ABSTRACT Because of cultural differences and language barriers, some Asian nursing students who speak English as a second language (ESL) have not realized their full potential and career goals. Based on an exhaustive search through existing electronic databases in health sciences, this article synthesizes the published literature between 1980 and 2010 on this subgroup of nursing students in four domains: conceptual frameworks, language and communication, support and infrastructure, and instructional strategies. However, some of the classic works were published before 1980. Findings indicate that a body of literature on ESL nursing students has emerged in the last decades, with several limitations. Based on this review, implications for future educational practice and research are elaborated, with an emphasis on an evidence-based approach.
Keywords Asian Nursing Students - English-as-a-Second Language - Nursing Education - Cultural Variability - Language Barriers - Instructional Differences - Instructional Strategies
TRADITIONALLY, ASIA HAS PROVIDED THE GREATEST SHARE OF INTERNATIONAL NURSING STUDENTS TO THE UNITED STATES. During 2008-2009, 62 percent of the 671,616 international students in the United States came from Asia (Institute of International Education, 2010), primarily Chinese, Asian Indians, Koreans, Taiwanese, Japanese, and Vietnamese. Despite diversity among these groups, there are certain commonalities among people of Asian origin. Asian students who speak English as second language (ESL) face cultural barriers their non-ESL peers may not experience.
For the purpose of this article, ESL students are defined as students who attended grade school outside the United States and use a language other than English in daily functions, or students raised in a non-English-speaking environment who continue to use their native language in the home while using English in environments where the native language is not used. Although most Asian students develop some English reading and writing skills before coming to the United States, they typically have few opportunities to speak English in their native countries or at home. Thus, they often have difficulty speaking and understanding English when they enter the US educational system.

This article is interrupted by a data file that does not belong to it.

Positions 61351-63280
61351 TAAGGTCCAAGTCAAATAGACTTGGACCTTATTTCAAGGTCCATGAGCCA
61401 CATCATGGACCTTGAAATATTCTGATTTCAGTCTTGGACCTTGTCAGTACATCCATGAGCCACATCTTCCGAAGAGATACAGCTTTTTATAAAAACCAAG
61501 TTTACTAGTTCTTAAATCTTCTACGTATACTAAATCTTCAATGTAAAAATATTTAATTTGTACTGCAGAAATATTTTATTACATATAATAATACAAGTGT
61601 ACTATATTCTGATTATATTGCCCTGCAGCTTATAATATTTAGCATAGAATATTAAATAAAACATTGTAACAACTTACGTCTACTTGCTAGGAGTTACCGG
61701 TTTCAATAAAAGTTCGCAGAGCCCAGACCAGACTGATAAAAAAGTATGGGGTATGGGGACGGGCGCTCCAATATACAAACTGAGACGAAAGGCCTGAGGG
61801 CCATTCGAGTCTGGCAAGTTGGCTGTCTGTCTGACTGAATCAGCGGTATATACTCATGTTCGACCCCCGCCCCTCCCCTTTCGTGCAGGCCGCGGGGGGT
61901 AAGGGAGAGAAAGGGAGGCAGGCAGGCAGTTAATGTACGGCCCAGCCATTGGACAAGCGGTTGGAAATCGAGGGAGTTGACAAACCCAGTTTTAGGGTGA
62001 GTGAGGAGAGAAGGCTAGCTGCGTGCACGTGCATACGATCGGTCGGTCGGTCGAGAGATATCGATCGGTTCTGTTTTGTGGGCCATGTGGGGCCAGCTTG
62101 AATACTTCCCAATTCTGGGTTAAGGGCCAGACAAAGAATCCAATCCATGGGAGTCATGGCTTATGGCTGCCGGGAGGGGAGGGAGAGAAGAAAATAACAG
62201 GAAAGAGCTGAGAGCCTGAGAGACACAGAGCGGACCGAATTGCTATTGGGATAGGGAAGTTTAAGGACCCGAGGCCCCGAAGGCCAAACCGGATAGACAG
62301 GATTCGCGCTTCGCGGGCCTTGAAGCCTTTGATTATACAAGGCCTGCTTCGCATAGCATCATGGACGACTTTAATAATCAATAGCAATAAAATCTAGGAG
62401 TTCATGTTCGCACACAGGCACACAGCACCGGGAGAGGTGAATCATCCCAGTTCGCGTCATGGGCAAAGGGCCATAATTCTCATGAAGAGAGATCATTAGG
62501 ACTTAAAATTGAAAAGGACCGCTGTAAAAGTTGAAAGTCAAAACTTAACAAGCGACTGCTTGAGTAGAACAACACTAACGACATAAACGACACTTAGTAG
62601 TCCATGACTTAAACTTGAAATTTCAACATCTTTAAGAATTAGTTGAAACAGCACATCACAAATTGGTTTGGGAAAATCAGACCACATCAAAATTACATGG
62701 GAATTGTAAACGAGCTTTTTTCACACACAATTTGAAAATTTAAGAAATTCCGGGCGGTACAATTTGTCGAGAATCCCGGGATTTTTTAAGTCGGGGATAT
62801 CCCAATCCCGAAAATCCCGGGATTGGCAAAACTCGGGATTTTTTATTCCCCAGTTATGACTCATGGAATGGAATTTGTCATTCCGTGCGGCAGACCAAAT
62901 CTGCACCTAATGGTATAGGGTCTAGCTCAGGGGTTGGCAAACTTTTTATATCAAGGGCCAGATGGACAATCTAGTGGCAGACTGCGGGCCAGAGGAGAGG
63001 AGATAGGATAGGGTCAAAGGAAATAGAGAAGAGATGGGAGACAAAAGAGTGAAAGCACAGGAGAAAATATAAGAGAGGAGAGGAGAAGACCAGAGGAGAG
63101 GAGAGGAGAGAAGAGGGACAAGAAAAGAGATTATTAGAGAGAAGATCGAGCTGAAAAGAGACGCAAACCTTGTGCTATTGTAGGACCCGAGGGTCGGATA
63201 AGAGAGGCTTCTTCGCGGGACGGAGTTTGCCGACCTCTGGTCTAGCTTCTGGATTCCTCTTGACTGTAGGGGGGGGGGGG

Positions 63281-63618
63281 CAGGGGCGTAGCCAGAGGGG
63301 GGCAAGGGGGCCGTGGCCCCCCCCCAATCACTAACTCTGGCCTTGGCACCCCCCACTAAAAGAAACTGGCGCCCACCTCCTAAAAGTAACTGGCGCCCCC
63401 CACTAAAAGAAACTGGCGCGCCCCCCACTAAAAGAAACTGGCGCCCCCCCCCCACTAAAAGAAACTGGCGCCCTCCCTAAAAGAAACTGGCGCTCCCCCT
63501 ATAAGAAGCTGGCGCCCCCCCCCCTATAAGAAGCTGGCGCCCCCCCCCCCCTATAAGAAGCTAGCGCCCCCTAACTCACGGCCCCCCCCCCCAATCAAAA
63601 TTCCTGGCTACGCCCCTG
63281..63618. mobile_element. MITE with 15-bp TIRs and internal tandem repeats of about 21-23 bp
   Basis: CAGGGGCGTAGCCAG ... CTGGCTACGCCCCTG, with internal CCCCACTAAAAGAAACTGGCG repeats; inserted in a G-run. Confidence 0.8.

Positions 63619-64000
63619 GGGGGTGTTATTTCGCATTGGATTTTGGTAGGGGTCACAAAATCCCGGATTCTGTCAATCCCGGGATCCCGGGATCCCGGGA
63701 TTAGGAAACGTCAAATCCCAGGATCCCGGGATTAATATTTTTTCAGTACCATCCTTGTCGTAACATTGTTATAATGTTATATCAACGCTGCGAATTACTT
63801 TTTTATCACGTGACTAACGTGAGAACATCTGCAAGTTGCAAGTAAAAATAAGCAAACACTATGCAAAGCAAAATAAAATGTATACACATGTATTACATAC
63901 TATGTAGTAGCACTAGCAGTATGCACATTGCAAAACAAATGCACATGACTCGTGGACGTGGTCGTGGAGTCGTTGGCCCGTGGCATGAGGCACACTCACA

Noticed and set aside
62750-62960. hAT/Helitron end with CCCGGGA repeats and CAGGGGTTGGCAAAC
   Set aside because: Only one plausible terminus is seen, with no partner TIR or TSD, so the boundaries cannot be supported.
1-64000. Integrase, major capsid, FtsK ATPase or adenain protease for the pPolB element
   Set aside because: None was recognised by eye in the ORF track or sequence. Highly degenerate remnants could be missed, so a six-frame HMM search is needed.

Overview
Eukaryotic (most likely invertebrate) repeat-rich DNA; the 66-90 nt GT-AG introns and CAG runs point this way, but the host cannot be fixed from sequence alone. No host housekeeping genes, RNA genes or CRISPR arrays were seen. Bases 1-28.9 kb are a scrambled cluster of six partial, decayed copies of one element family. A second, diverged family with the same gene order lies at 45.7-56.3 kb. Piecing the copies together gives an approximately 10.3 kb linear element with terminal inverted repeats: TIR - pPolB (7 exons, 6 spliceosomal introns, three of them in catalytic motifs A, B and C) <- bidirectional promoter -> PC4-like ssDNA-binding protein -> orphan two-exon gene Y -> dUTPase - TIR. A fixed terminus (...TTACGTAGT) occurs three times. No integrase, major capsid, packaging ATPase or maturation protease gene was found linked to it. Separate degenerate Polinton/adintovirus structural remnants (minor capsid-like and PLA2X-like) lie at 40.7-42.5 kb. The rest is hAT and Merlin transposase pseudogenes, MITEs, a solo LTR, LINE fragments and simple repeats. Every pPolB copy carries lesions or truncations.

Common difficulties with the English language are gender and tense; in some spoken Asian languages, such as Chinese, there is no need to differentiate gender and tense. There are also instructional differences at both the philosophical and classroom levels. For instance, in Asian educational systems, emphasis is placed on memorizing details of important facts. In contrast, reading widely and then synthesizing or critiquing is a common educational strategy in the United States. The large amount of required reading in most US nursing curricula can be overwhelming, causing Asian students to fall behind their peers (Abu-Saad, Kayser-Jones, & Tien, 1982).
There is very limited research on Asian ESL students in nursing. An extensive literature search indicated that there are no specific reported statistics on the attrition rate of Asian ESL nursing students. However, published articles (Abriam-Yago, Yoder, & Kataoka-Yahiro, 1999; Abu-Saad et al., 1982; Guhde, 2003; Kataoka-Yahiro & Abriam-Yago, 1997; Phillips & Hartley, 1990; Xu & Davidhizar, 2005) and anecdotal evidence revealed a concern over attrition rates among these students as both their numbers and proportion continue to increase in nursing programs across the United States.
This review synthesizes the existing literature on Asian ESL nursing students. Specifically, it reviews the conceptual frameworks used in studying Asian ESL nursing students and challenges encountered by these students. Research findings regarding academic strategies of Asian ESL nursing students published between 1980 and 2010 are summarized. The authors elaborate on the use of an evidence-based approach to apply the findings to Asian ESL nursing students in order to enhance their learning outcomes and educational experiences. …